World Bulletin/News Desk
Israel has been sending soldiers into Egypt's Sinai desert to stop African migrants before they reach the border, handing them over to Egyptian forces, human rights groups charged in a report released Friday, Jarusalem Post reported.
Israeli NGOs including Amnesty International Israel, the Hotline for Migrant Workers, Assaf, Physicians for Human Rights, the Hotline for Migrant Workers, and the Association for Civil Rights in Israel say they have received reports from an Israeli reserve soldier as well as asylum seekers in Israel that say that IDF soldiers "are entering Egypt, detaining individuals as they make their way to seek asylum in Israel, and then handing them over to the Egyptian security forces.”
The groups called on Israel to stop the practice.
The statement included an affidavit presented by Attorney Anat Ben-Dor, in which the IDF reservist said that in June 2012 he was taken to a briefing given by reservist soldiers who served at the border site before him, who told him of a new procedure to stop “infiltrators” by stationing soldiers hundreds of meters inside Egypt in order to stop them before they arrive at the border.
The reservist said that his predecessors told them that in order to prevent “infiltrators” from escaping, they would “give them the illusion that they have arrived to the territory of Israel by not using aggressive behavior, displays of tension, or threats with our weapons. They suggested that we receive those that come with the blessing "Welcome to Israel," to act friendly, to ask the purpose for their arrival, to offer food and water and to promise them that a bus will arrive soon to take them.”
According to report, the reservist said that the soldiers told him that the new procedures are being carried out in coordination with brigade level commanders, and that they had received praise from civil authorities about the procedure’s success in cutting down the number of illegal migrants in recent months.
He then relates an incident that happened a few days later, when he and his fellow reservists caught three migrants, a few dozen meters inside Egypt, and marched them a few kilometers to a spot where IDF officers handed them over to Egyptian police.
On two occasions Israeli soldiers marched the groups several kilometers (miles) along the border on the Egyptian side and handed them over to Egyptian police.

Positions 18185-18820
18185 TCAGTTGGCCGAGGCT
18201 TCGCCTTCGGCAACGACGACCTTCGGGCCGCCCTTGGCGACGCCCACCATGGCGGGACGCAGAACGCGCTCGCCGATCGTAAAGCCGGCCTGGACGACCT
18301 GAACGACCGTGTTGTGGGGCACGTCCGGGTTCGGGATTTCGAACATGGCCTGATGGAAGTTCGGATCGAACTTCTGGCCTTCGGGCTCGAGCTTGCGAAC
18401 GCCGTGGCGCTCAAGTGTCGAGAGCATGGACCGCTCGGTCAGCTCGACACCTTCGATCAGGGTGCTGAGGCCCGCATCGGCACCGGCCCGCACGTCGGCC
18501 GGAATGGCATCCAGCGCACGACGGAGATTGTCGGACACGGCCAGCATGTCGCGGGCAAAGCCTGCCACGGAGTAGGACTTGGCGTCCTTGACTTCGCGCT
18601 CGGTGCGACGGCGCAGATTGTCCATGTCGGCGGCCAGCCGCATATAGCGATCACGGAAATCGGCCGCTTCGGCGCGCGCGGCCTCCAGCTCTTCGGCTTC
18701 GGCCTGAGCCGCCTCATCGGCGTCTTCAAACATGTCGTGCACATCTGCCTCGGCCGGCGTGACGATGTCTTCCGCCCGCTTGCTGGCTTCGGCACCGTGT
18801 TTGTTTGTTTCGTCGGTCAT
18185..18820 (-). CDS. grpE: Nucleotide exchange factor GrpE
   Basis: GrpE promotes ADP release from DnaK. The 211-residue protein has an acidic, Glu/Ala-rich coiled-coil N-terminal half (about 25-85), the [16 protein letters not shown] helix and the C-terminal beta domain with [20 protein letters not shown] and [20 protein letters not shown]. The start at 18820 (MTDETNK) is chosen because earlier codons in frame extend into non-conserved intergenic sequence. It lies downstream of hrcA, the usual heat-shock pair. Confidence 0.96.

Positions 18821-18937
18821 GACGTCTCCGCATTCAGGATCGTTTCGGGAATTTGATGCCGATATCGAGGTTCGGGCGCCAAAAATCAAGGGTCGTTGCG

In the other, he writes that soldiers guarded a group of about 40 migrants, including women and a baby, for two days before the migrants "dispersed," and most of them crossed into Israel.
The NGOs said they fear these reports may indicate a new form of ‘Hot Returns’, in which the IDF return illegal migrants to Egypt shortly after they are caught in Israel. The NGOs say if this is the case it would constitute a violation of the international obligations which ban returning people to countries where they could face persecution.
The three rights group called on Israel to stop the practice.
"Israel is responsible for the action or omissions of its soldiers, whether they are located in Israeli or Egyptian territory," the report said. It added that they fear that "victims of physical and sexual abuse by traffickers in the Sinai desert may be among those returned."
The press release also asks whether or not such alleged actions by the IDF were responsible for the fact that only 248 illegal migrants entered Israel in July, a fraction of the number that arrived in the previous months.
The IDF Spokesperson's Unit would not confirm if IDF soldiers are operating within Egypt, but said Friday that "the IDF is deployed along the areas of the border where the fence has been completed, in order to stop hostile terror attacks, as well as illegal smuggling and infiltration. In recent weeks, IDF forces have on a number of occasions had to stop the entry of infiltrators caught trying to illegally enter Israel, until Egyptian forces were able to come and take them."
The statement did not say if IDF soldiers were on Egyptian territory when these incidents took place.
Also on Friday, it was reported that IDF soldiers had spent the past few days guarding a group of Eritrean migrants stuck in a culvert under the Egyptian-Israel border, and preventing them from entering Israel.
The IDF said Friday that "in light of the foreigners' condition, humanitarian concerns, and the unique aspects of the situation, the decision was taken to make an exception and bring them onto the Israeli side of the fence."
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